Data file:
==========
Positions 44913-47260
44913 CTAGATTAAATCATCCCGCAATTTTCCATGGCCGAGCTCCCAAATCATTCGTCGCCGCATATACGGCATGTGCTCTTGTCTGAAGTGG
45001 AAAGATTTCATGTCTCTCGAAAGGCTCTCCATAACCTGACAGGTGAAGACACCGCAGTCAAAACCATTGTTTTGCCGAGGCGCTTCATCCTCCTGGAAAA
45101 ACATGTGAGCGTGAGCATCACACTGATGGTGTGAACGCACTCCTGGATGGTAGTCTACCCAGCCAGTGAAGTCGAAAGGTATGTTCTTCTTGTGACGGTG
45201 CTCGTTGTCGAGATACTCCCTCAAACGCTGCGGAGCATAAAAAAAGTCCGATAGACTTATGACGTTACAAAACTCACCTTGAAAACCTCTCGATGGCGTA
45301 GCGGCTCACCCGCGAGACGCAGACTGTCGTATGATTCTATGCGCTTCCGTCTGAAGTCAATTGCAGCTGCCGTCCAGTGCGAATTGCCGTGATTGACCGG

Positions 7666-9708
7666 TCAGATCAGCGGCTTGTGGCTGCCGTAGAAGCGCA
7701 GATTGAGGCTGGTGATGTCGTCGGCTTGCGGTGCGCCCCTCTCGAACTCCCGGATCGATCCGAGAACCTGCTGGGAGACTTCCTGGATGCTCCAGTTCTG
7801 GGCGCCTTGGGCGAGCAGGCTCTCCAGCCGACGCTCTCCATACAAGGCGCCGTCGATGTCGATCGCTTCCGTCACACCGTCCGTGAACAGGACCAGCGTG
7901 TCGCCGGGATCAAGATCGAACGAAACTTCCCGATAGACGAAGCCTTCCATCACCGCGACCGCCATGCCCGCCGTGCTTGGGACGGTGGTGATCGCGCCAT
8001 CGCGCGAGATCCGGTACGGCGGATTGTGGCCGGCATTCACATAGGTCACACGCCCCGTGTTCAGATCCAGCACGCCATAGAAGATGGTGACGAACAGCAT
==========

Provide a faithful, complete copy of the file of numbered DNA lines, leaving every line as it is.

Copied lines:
Positions 44913-47260
44913 CTAGATTAAATCATCCCGCAATTTTCCATGGCCGAGCTCCCAAATCATTCGTCGCCGCATATACGGCATGTGCTCTTGTCTGAAGTGG
45001 AAAGATTTCATGTCTCTCGAAAGGCTCTCCATAACCTGACAGGTGAAGACACCGCAGTCAAAACCATTGTTTTGCCGAGGCGCTTCATCCTCCTGGAAAA
45101 ACATGTGAGCGTGAGCATCACACTGATGGTGTGAACGCACTCCTGGATGGTAGTCTACCCAGCCAGTGAAGTCGAAAGGTATGTTCTTCTTGTGACGGTG
45201 CTCGTTGTCGAGATACTCCCTCAAACGCTGCGGAGCATAAAAAAAGTCCGATAGACTTATGACGTTACAAAACTCACCTTGAAAACCTCTCGATGGCGTA
45301 GCGGCTCACCCGCGAGACGCAGACTGTCGTATGATTCTATGCGCTTCCGTCTGAAGTCAATTGCAGCTGCCGTCCAGTGCGAATTGCCGTGATTGACCGG

Positions 7666-9708
7666 TCAGATCAGCGGCTTGTGGCTGCCGTAGAAGCGCA
7701 GATTGAGGCTGGTGATGTCGTCGGCTTGCGGTGCGCCCCTCTCGAACTCCCGGATCGATCCGAGAACCTGCTGGGAGACTTCCTGGATGCTCCAGTTCTG
7801 GGCGCCTTGGGCGAGCAGGCTCTCCAGCCGACGCTCTCCATACAAGGCGCCGTCGATGTCGATCGCTTCCGTCACACCGTCCGTGAACAGGACCAGCGTG
7901 TCGCCGGGATCAAGATCGAACGAAACTTCCCGATAGACGAAGCCTTCCATCACCGCGACCGCCATGCCCGCCGTGCTTGGGACGGTGGTGATCGCGCCAT
8001 CGCGCGAGATCCGGTACGGCGGATTGTGGCCGGCATTCACATAGGTCACACGCCCCGTGTTCAGATCCAGCACGCCATAGAAGATGGTGACGAACAGCAT